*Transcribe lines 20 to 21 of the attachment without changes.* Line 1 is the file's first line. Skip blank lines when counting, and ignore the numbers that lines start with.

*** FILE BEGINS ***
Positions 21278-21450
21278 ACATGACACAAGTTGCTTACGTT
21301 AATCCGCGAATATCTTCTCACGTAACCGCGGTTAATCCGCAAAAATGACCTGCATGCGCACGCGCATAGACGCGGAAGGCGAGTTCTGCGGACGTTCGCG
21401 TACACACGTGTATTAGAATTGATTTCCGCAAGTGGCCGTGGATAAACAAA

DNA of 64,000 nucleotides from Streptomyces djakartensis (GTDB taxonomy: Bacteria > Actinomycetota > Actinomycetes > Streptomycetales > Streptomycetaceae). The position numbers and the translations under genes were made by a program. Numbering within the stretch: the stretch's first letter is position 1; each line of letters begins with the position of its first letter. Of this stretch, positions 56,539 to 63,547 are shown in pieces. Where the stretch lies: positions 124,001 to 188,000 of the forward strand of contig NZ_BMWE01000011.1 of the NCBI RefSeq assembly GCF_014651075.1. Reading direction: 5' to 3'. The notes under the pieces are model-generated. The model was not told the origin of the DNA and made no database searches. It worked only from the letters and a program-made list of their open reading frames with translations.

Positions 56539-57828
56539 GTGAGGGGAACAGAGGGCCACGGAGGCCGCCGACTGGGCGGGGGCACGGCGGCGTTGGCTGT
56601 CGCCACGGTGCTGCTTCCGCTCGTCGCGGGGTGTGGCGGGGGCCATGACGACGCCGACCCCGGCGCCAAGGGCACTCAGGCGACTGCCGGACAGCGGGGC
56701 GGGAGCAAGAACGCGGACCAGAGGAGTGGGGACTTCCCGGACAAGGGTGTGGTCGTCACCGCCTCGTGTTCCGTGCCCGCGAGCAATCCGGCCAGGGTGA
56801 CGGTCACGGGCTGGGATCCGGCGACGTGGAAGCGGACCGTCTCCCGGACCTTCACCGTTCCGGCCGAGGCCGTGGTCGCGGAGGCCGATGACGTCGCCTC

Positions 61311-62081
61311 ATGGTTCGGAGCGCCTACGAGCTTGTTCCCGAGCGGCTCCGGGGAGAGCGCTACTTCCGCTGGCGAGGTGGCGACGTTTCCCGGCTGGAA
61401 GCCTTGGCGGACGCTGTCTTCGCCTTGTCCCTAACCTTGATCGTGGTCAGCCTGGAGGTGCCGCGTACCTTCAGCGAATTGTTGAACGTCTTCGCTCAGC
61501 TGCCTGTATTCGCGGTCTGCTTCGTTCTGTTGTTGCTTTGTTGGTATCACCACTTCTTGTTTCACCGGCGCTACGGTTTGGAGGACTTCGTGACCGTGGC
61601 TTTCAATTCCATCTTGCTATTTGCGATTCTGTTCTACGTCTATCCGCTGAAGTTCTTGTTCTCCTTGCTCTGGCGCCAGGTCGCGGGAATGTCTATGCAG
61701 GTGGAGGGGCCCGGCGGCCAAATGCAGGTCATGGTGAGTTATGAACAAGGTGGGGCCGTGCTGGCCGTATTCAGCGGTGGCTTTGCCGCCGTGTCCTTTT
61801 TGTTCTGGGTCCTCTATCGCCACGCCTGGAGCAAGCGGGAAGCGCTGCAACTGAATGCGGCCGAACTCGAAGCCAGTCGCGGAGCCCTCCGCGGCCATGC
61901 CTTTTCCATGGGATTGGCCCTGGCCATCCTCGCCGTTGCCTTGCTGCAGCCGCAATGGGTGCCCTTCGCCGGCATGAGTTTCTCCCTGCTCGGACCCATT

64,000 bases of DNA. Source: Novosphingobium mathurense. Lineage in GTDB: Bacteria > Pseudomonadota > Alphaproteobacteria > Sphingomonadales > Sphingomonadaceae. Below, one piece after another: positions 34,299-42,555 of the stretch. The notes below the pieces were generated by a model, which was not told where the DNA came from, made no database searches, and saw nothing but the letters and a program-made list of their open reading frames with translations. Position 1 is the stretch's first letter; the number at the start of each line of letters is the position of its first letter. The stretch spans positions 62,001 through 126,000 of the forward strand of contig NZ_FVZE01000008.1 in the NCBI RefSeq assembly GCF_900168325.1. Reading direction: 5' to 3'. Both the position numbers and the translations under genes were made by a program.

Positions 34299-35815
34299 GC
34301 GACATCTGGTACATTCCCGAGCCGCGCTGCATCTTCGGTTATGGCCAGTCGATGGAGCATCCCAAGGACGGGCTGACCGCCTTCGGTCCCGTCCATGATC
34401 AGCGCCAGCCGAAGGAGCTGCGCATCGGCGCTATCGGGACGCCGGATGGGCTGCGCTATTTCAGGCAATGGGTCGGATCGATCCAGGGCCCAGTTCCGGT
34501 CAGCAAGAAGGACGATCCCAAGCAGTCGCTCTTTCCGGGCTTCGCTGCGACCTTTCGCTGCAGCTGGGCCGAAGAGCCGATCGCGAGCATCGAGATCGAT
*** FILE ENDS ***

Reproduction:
Positions 34299-35815
34299 GC